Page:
The girl got up from her chair. Giggling, she walked around the table and plopped herself on the boy’s lap. Her thighs spread over his and he reached his hands around her and moved them under her zippered sweat­shirt. Fascinated and then embarrassed, Charlotte averted her eyes. With Wen too, at first, she’d been embarrassed, intimidated by his experience: the many girls he’d gone to bed with on the road. After Eric was born, when he’d hardly wanted her, she’d wondered if the girls had continued, but he’d slept peacefully wrapped around her, hardly like a man racked with guilt. Later, she’d wondered if it was his back, the injury when Eric was five. Over the years, though, she’s come to understand that it was none of these things—that it was simpler, sadder. Wen experienced him­self as living on scarce resources. It took all he had to leave the house eight months a year at 4 a.m., to put on the damp yellow oilskins and head for his boat redolent with fish guts. After that, he could either love her or want her, and she guesses that if she’d been able to choose between his face pressed every night into her shoulder and something more like she’d imagined that first time watching him play ice hockey, she would have chosen what she’d had.


She must have dozed off because she starts when she hears the chime ring in the hall, the fruit dish still balanced on her lap, the maid’s high voice saying there is a Mrs. MacPherson here, she said she was expected, and Charlotte tastes her mouth, a bitter metallic from sleep, and for an instant thinks how foolish to have said this, certainly there will now be a scene. But if Margaret, Doctor Margaret Rendell, responds to the maid it is very quietly because Charlotte hears no disclaimers, only the maid coming in to clear the tea tray, the red wisps tucked back into the ponytail.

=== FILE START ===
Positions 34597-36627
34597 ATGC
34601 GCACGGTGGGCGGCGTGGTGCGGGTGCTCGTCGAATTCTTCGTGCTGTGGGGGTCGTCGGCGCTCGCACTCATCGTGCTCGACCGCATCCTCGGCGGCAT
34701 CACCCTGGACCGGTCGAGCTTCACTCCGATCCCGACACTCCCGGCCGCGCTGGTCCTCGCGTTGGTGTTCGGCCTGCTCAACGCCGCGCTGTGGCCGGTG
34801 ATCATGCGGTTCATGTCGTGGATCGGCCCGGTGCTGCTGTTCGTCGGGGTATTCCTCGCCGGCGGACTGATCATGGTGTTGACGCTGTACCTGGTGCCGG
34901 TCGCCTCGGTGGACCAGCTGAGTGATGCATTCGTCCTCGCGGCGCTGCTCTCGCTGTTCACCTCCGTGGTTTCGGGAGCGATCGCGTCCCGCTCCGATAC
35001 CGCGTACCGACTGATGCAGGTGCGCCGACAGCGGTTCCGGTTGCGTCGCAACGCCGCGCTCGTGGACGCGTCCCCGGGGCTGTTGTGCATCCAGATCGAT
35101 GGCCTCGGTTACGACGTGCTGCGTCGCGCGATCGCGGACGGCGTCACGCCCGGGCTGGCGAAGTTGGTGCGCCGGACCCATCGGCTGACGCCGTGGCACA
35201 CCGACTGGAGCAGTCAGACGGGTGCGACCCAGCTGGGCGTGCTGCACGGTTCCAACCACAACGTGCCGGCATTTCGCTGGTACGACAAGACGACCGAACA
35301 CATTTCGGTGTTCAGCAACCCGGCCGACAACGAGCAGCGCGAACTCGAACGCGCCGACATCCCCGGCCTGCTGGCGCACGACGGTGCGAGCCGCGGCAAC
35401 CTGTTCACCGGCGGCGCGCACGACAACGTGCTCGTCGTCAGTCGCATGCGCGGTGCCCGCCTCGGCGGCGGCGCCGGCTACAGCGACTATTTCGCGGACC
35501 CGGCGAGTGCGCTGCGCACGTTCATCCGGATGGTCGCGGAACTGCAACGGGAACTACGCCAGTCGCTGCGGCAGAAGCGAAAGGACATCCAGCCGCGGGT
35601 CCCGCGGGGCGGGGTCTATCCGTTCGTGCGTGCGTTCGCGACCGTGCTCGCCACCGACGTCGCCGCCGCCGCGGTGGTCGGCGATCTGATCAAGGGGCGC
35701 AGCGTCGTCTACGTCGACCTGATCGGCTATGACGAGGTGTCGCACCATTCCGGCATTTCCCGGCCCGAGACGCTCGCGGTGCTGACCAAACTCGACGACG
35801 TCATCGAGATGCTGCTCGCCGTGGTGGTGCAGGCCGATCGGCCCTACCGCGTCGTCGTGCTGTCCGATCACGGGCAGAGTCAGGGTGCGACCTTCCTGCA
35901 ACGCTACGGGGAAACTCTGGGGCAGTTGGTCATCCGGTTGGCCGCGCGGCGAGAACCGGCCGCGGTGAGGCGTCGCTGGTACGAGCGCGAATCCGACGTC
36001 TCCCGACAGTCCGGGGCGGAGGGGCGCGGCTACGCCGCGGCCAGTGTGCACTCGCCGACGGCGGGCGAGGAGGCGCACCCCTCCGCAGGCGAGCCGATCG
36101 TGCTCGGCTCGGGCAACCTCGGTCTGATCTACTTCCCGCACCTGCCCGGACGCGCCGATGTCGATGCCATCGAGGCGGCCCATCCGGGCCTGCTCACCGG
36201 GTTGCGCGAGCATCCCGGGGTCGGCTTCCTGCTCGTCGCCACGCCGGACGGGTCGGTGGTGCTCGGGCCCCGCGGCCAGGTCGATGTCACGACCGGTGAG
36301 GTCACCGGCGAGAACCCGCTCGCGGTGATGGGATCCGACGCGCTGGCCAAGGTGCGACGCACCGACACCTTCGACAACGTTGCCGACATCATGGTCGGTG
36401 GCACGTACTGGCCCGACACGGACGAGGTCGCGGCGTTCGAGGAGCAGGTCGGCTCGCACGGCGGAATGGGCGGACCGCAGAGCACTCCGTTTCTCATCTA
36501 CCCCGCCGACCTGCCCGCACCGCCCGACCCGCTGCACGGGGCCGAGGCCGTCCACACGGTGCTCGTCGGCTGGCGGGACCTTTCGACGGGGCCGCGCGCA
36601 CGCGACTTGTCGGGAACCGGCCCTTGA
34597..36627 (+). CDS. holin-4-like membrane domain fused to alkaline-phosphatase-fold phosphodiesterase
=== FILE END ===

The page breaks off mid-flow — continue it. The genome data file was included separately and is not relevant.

A moment later, the rapid click click of pumps announces Margaret Rendell’s entrance. She is tall and large-boned, clad in a chic red and black houndstooth suit with a jacket that buttons on a bias up the front, just glancing her ample hips, and a short straight skirt. Her gazelle’s neck is accentuated by her hair, slicked back from her face and secured in a chignon at the nape. What leaves Charlotte with her mouth ajar is Mar­garet’s skin, a deep mahogany so beautifully cared for it looks almost polished, and the tortoise-shelled glasses, large and round with the lenses so entirely opaque Charlotte can see only her own reflection in them.

Margaret lowers herself into a white leather swivel chair. She crosses her long legs and spins the chair in quarter turns with a tiny rotation of her ankle. ‘‘Would you mind,’’ she says, ‘‘closing your eyes for a moment? I’d like to take a look at you, but I don’t let anyone see me without the glasses.’’

Confused but obedient—that obedient impulse she learned from the nuns at Our Lady of the Immaculate Conception—Charlotte closes her eyes. The chair creaks as Margaret stands, walking away from the couch and onto the bare floor by the windows. Charlotte hears the snap of glasses folding, and then what feels like Margaret’s eyes running over her, that old tingly sensation from morning services when she believed she could tell if one of the sour-breathed nuns was passing her eyes over Char­lotte’s back, particularly Sister George with her lashless lids and blue-veined temples whose gaze would spark an electrical current that would spread across Charlotte’s shoulder blades before racing down her spine.

Margaret laughs. It is a friendly laugh but with a sharp edge to it. ‘‘You didn’t know, did you?’’

‘‘Excuse me?’’ Charlotte says. Her voice sounds small and weak, and suddenly she feels panicky, an impulse to open her eyes and dash out of the room.